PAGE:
This was a huge step in the right direction for women, but there are still many things that need to be accomplished. In the current feminist movement, the main thing women are trying to get accomplished is gender equality, pay equity unions, equality in the work force, and equal opportunites. One of the biggest moments in today’s wave was the 2017 Women’s March in Washington D.C.. This march took place the day after President Trump was inaugurated and went on to spark rallies worldwide. The people who participated gathered in the city to protest Trump’s agenda and to support women’s rights. They dressed up in a variety of costumes and marched around the nation’s capital. “…organizers say, is the principle that ‘Women’s Rights are Human Rights and Human Rights are Women’s Rights.’ That statement is pulled directly from a speech Hillary Clinton delivered more than two decades ago in Beijing”. These women wanted to make their voices heard, and they are tired of still being overpowered by men. This sparked attention from all kinds of celebs, including Hillary Clinton.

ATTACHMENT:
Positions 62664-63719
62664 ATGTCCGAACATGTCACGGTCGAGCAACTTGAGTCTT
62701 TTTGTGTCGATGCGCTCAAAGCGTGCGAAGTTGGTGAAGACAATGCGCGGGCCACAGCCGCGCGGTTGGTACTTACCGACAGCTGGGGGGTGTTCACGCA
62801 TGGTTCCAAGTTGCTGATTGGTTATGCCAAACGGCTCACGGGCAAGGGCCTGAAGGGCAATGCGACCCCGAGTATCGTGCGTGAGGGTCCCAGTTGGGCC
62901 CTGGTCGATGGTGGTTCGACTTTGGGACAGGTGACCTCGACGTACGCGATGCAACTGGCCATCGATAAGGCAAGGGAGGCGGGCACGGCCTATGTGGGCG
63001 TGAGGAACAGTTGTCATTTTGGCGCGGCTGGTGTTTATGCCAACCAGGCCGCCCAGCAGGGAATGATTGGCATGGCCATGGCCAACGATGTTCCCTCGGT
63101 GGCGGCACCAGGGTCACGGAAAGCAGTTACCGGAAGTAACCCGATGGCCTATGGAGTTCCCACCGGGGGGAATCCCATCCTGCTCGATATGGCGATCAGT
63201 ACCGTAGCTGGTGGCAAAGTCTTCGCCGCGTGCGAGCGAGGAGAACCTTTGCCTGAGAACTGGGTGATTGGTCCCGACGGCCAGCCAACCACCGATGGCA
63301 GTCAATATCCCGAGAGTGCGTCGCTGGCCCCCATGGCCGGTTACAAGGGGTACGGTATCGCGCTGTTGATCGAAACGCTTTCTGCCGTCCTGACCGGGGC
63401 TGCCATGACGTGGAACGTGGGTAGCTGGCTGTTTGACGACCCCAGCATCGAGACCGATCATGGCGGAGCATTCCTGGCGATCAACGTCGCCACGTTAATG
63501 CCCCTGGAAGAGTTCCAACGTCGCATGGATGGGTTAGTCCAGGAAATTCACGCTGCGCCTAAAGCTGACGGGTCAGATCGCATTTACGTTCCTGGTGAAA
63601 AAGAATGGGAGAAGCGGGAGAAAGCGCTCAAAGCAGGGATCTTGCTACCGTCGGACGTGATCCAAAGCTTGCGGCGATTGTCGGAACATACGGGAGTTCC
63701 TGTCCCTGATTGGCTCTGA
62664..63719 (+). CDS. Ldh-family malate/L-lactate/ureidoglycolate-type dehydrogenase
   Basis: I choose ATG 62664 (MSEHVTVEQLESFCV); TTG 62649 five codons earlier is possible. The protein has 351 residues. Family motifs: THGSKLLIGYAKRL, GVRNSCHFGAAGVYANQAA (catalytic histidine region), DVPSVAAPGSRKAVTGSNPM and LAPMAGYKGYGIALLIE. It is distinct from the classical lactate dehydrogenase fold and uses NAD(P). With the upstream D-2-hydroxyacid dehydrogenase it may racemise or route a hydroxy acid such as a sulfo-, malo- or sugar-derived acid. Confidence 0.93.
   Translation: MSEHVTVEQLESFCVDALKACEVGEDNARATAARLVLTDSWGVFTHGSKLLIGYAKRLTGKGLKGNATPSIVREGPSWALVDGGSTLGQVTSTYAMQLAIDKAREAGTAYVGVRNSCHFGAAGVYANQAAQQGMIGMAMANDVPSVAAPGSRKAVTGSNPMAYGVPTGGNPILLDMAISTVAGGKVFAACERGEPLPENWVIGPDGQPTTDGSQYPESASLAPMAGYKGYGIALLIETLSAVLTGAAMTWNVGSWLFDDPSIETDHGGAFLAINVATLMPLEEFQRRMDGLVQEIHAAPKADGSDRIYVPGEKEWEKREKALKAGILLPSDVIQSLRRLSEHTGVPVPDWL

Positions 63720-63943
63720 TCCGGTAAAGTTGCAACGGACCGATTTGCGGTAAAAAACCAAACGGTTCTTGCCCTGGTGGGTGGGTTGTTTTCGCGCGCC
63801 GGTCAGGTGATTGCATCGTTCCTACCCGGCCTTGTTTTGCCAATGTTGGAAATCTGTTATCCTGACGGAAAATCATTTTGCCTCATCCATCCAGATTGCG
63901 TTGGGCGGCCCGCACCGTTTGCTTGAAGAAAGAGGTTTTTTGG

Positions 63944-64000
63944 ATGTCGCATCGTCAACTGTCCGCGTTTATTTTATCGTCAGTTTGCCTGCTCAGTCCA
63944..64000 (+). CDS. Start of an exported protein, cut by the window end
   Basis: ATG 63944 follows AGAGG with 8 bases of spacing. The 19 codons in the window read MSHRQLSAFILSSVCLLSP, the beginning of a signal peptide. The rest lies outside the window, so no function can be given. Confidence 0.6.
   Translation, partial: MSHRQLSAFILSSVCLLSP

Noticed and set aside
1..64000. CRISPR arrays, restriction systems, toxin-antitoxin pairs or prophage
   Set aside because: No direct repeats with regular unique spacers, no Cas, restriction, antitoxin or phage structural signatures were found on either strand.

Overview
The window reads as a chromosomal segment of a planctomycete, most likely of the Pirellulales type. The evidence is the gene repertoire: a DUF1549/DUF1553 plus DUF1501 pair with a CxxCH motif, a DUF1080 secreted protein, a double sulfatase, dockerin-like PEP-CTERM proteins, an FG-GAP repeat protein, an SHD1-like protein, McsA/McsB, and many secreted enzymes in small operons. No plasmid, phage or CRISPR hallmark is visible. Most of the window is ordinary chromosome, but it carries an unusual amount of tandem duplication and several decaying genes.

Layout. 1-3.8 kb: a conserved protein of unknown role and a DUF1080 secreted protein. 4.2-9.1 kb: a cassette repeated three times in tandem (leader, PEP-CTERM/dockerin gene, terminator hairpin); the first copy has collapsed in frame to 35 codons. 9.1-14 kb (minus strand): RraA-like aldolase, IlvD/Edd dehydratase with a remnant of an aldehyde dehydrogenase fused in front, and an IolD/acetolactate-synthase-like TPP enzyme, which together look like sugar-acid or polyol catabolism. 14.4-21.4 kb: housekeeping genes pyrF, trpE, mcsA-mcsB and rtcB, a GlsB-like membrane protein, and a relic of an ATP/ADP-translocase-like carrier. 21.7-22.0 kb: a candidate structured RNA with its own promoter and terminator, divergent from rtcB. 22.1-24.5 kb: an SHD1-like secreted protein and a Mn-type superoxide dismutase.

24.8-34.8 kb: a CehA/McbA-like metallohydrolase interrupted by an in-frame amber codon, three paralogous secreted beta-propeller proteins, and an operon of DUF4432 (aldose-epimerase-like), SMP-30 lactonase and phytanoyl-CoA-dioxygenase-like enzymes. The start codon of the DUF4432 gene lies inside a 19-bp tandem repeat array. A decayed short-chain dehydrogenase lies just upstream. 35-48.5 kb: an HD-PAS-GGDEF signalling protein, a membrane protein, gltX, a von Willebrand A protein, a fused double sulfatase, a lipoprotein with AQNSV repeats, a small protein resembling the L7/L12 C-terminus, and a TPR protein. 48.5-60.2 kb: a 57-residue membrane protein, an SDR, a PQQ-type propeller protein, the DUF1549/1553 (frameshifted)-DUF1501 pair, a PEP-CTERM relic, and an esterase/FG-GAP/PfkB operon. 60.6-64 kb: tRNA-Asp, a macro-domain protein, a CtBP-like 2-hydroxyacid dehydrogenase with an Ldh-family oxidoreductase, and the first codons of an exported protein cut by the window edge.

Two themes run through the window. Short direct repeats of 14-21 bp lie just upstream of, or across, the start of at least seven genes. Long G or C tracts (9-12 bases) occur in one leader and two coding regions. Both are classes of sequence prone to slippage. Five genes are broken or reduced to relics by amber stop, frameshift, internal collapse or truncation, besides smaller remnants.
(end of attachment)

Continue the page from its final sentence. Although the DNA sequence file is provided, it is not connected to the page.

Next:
Aside from this, women still face major problems in today’s society. A survey conducted women from lawmakers to presidential candidates and asked them what they believe some of the biggest issues women still face today. According to them, women still face issues like positions in power, patriarchy, sexism, racism, economic inequality, and equal opportunity. These economic issues are a huge burden on women and their families. Women all around the world still find gender equality elusive. There is still a certain belief that women are less qualified for certain jobs and positions than men are. Women here in the United States still have access to way less opportunities than men do. These are major issues, but there is a positive in every negative.